STATE v. POGUE

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Court of Appeals of Oregon.

STATE of Oregon, Plaintiff-Respondent, v. Nathan Wade POGUE, Defendant-Appellant.

A161594

Decided: February 22, 2018

Before Armstrong, Presiding Judge, and Tookey, Judge, and Shorr, Judge. Ernest G. Lannet, Chief Defender, Criminal Appellate Section, and Neil F. Byl, Deputy Public Defender, Office of Public Defense Services, filed the brief for appellant. Ellen F. Rosenblum, Attorney General, Benjamin Gutman, Solicitor General, and Michael A. Casper, Assistant Attorney General, filed the brief for respondent.

 Defendant appeals a judgment of conviction for felon in possession of a firearm (Count 1), unlawful use of a weapon (Counts 2 and 3), and menacing (Counts 4 and 5). He assigns error to the trial court's entry of judgment designating Counts 2, 3, and 4 as crimes “constituting domestic violence,” ORS 132.586.1 The state concedes that the trial court's insertion of the phrase “constituting domestic violence” in Counts 2 through 4 was error because the state never alleged that Count 3 was a crime constituting domestic violence and because the state decided not to pursue proof of that element with regard to Counts 2 and 4. We agree, accept the state's concession, and remand for entry of a corrected judgment that deletes all references to the “constituting domestic violence” element from the judgment of conviction. See State v. Neighbors, 283 Or. App. 488, 489, 388 P.3d 1250 (2017). We otherwise affirm defendant's judgment of conviction.2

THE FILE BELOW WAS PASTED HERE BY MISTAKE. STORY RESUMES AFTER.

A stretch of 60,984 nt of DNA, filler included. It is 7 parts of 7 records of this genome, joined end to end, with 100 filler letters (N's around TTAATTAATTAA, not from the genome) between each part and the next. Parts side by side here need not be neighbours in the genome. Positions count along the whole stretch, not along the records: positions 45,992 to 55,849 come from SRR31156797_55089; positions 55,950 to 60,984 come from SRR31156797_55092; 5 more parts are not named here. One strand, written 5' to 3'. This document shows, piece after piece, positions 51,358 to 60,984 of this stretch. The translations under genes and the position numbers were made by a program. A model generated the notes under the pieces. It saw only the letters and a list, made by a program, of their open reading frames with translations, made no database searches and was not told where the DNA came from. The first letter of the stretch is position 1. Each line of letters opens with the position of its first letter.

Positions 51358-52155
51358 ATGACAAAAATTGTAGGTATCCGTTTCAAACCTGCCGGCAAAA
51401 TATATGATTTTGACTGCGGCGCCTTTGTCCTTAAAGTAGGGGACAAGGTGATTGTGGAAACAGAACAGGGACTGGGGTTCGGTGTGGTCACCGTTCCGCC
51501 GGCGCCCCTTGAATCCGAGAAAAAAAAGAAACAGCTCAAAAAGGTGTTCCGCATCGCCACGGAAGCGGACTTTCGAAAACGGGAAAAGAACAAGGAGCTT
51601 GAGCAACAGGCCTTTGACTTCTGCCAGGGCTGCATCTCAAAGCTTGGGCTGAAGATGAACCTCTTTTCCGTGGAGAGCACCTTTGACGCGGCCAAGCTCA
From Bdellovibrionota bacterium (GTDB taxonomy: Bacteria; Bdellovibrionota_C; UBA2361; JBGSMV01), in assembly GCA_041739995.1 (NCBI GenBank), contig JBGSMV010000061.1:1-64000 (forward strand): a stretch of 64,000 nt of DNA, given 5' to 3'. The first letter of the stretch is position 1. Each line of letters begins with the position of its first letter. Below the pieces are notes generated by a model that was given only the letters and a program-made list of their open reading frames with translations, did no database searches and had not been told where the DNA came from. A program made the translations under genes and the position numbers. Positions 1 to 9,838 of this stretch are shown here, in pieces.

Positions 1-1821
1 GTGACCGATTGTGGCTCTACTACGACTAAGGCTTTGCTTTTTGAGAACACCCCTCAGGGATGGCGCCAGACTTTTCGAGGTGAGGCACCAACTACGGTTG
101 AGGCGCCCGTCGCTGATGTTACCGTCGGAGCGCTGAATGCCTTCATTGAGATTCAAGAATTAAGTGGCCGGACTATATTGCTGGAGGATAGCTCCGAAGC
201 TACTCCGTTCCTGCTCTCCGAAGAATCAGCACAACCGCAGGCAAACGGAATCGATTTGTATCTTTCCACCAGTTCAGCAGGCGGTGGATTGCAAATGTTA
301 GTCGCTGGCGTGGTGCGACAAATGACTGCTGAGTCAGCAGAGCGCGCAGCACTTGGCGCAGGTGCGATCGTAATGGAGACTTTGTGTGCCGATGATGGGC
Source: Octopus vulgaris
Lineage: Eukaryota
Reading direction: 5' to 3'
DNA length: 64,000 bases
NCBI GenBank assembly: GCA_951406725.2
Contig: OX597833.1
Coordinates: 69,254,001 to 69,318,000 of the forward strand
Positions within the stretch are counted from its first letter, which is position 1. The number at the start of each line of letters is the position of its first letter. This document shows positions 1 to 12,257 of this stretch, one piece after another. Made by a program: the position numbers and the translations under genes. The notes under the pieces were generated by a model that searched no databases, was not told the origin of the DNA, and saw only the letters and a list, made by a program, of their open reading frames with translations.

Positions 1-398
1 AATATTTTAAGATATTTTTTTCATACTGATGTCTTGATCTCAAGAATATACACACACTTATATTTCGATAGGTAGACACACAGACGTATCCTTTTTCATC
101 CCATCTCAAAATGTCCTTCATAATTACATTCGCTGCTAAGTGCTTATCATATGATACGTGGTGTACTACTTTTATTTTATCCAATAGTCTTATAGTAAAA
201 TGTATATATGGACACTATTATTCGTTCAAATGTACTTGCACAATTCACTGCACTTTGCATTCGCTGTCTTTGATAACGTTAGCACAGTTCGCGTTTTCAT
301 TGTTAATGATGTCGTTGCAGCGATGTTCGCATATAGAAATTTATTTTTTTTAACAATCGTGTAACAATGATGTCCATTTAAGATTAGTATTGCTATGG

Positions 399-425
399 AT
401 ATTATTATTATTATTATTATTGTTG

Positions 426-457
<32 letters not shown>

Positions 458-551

Remanded for entry of a corrected judgment deleting all references to “constituting domestic violence”; otherwise affirmed.

FOOTNOTES

1.   ORS 132.568 provides, in part:“(2) When a crime involves domestic violence, the accusatory instrument may plead, and the prosecution may prove at trial, domestic violence as an element of the crime. When a crime is so pleaded, the words ‘constituting domestic violence’ may be added to the title of the crime.”

2.   Defendant also assigns error to the trial court's jury instruction allowing nonunanimous guilty verdicts. We reject that assignment of error without published discussion.

PER CURIAM